At the end of 2018, Sealaska commissioned an online survey for all shareholders to participate. Thank you to everyone who participated! This study is part of an ongoing effort Sealaska has undertaken since 1981 to ask shareholders their opinions. 2,702 Sealaska shareholders opted to participate, with demographics similar to Sealaska’s overall shareholder base. The surveys were conducted by DHM, an independent, nonpartisan third party.
Overall Feelings toward Sealaska
Question: How would you describe your overall feelings toward Sealaska: very negative, somewhat negative, neutral, somewhat positive or very positive?
Overall positive feelings jumped 10 points from 2014 (70% vs. 60%) and “very positive” ratings jumped 6 points from 2008 (41% vs. 35%).
Overall Support for Sealaska’s Business Vision
Question: Sealaska is choosing to invest in businesses that enhance the health and productivity of the ocean and water environments and use its natural resources in a sustainable way to benefit Sealaska shareholders. These businesses include management of forested lands (e.g., setting aside timberland for carbon offset credits), environmental consulting, and seafood investments. How supportive are you of Sealaska’s business vision?
Nearly all shareholders are supportive to some extent of Sealaska’s business vision. Overall support is higher than 90% across all demographic subgroups.
Question: With your comments providing guidance, Sealaska is now in a position to invest in expanded programs and services. How important are the following to you? (not at all important, slightly important, important, fairly important, or very important//each with text box for volunteered comments) How important are the following to you? These responses are “most important.”
All Sealaska programs and services are viewed as very important by all shareholders, with education getting top marks.
“It’s important for our people to be educated and find careers that make a difference.”
–Shareholder, 25-34 years old, Alaska (outside of Southeast)
On Language preservation—
“We cannot let this become a thing of the past. It is important to preserve our Native languages.”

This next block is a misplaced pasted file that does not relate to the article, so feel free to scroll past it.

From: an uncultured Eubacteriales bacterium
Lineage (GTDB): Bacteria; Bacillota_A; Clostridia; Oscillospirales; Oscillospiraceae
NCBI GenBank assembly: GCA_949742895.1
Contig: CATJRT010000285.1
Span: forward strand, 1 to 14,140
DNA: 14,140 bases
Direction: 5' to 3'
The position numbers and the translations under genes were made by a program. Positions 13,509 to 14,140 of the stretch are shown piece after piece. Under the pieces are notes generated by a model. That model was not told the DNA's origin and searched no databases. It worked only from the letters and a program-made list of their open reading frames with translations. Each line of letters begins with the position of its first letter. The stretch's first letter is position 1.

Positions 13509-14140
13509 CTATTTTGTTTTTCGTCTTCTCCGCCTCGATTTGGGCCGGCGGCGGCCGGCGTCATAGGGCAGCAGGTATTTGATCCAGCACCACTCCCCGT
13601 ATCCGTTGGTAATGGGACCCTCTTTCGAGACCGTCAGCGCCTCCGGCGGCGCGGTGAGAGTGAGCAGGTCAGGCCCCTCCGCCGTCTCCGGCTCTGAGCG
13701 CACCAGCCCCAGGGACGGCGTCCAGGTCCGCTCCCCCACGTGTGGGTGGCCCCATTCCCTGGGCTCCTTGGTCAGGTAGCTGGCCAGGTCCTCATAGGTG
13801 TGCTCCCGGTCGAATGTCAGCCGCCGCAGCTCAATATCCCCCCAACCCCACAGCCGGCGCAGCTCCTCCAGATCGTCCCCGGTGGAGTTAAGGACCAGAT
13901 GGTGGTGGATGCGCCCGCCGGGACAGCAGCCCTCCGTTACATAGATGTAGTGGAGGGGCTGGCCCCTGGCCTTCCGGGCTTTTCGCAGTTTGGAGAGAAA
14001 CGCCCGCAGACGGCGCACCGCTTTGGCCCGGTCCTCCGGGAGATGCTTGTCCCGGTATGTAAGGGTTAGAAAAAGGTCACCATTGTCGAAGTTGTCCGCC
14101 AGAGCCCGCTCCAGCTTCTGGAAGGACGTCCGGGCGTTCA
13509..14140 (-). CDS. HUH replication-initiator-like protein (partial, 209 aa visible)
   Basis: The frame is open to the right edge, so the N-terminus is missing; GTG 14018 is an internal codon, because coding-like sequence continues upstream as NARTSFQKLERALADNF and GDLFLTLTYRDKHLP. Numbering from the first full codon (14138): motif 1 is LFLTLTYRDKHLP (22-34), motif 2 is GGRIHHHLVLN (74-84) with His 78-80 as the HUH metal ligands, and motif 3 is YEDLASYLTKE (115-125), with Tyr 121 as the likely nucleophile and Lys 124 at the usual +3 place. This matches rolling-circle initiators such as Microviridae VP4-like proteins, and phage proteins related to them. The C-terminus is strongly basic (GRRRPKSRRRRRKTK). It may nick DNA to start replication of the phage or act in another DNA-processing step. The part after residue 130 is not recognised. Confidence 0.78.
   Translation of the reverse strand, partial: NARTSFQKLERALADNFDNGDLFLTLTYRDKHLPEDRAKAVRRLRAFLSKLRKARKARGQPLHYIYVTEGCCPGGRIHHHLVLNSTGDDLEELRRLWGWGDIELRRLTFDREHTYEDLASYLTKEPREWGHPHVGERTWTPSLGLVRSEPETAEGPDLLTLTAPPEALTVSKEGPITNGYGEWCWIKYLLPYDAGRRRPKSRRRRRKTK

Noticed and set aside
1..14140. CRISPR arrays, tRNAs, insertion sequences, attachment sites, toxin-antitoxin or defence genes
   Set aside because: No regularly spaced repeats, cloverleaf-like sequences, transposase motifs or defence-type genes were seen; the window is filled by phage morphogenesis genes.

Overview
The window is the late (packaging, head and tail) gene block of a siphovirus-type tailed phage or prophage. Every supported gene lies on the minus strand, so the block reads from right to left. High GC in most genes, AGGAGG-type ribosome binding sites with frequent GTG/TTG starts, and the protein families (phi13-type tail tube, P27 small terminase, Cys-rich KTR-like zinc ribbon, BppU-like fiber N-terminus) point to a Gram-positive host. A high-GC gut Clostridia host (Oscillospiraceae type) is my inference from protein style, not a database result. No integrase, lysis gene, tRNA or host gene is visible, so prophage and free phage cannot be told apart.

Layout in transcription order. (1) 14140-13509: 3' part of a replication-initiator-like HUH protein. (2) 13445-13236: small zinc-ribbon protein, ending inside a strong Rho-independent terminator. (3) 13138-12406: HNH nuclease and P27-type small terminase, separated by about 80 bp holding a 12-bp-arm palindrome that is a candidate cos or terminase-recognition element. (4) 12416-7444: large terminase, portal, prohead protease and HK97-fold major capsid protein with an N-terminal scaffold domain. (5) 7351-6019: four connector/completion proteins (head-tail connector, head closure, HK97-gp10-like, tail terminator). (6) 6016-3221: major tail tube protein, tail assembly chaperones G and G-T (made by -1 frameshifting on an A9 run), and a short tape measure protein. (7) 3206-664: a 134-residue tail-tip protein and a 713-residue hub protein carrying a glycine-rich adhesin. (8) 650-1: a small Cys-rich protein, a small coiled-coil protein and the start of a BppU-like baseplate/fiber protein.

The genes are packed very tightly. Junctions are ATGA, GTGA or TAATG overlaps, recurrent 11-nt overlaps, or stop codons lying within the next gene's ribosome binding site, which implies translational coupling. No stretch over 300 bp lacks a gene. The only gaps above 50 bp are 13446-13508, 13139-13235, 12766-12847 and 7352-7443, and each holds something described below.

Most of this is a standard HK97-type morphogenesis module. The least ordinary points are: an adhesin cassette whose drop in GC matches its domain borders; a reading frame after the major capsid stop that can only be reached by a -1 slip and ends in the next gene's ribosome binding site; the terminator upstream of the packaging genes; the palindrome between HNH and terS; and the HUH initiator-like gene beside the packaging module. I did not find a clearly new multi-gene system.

–Shareholder, 55-64 years old, Outside of AK and WA
On Youth Programs—
“Encouraging our youth to be proud of their heritage and teaching them our language and culture is extremely important.
–Shareholder, 45-54 years old, Southeast Alaska
“So many of our people have little or no income so I feel it is a big boost to them.”
–Shareholder, 65-75 years old, Washington State
On burial benefit program—
“People do not always think of this as a priority until it happens and are not ready and financially prepared to bury a loved one.”
––Shareholder, 45-54 years old, Southeast Alaska
What was your initial reaction/impression?
First, I am grateful to everyone who took the time to participate. We know we have an active shareholder base and appreciate all of your input and engagement. Across the board, we see a big emphasis on the future, especially with a desire to support youth leadership and education.
Why commission the surveys?
Surveys are a great way to engage with more shareholders at one time. Since 1981, we’ve been reaching out to shareholders to get a sense of priorities and feelings about Sealaska. It gives us great insight into what you care about, and allows us to put shareholder voices front and center in all that we do. The surveys are just one way we connect with everyone, but it’s important feedback because we track it over time and it’s carried out by an independent third-party.
What are some of the takeaways?
Right now, 70 percent feel positively about Sealaska and that’s an increase from 60 percent in 2014. Plus, 25 percent said that they are more positive about Sealaska in just the last year. Additionally, 94 percent are supportive of the business vision so that gives me incredible hope that we are on the right path. It’s a sign that operating in meaningful businesses is in fact the key to our current success.
What surprised you?
Even though shareholders are supportive of our business vision, only four in ten said they know what kind of business Sealaska is in. At the same time, Shareholders who said they felt more positive about Sealaska when compared to a year ago cited communications as the top reason.
So, while we know that we are reaching our shareholders, we also have an opportunity to tell the story of how we are working toward healthier oceans and environmental stewardship. Whether through our carbon offset project, or our latest partnership in groundwater cleanup, we are tackling problems facing the environment holistically, and benefitting our people and the planet.
How will you use this data?
The results of the survey help us prioritize shareholder voices in all that we do, and inform how we steer the company moving forward. You can see that shareholders prioritized a lot of the benefits and programs we are committed to, like education, youth leadership development, burial benefits, and dividends. Sealaska recently set aside nearly $6 million to establish the Deishú Memorial Fund. Almost 150 shareholders have used this benefit since the process started last summer.
What can shareholders expect moving forward?
With our current financial success we are in a position to address the needs and priorities that our shareholders care about most. As an example we’ve increased the scholarship endowment to $15 million, and dividends are increasing as well. On the youth development front, we just partnered with like-minded organizations in Juneau to offer a leadership and basketball camp called “We Belong Here” during Gold Medal in March. Our director of Youth and Community Development, Damen Bell-Holter is out in Juneau and in our villages—look for more information soon.
As much as I appreciate gathering data from a wide group of shareholders, I also look forward to seeing as many of you as possible in person at the community meetings and annual meeting.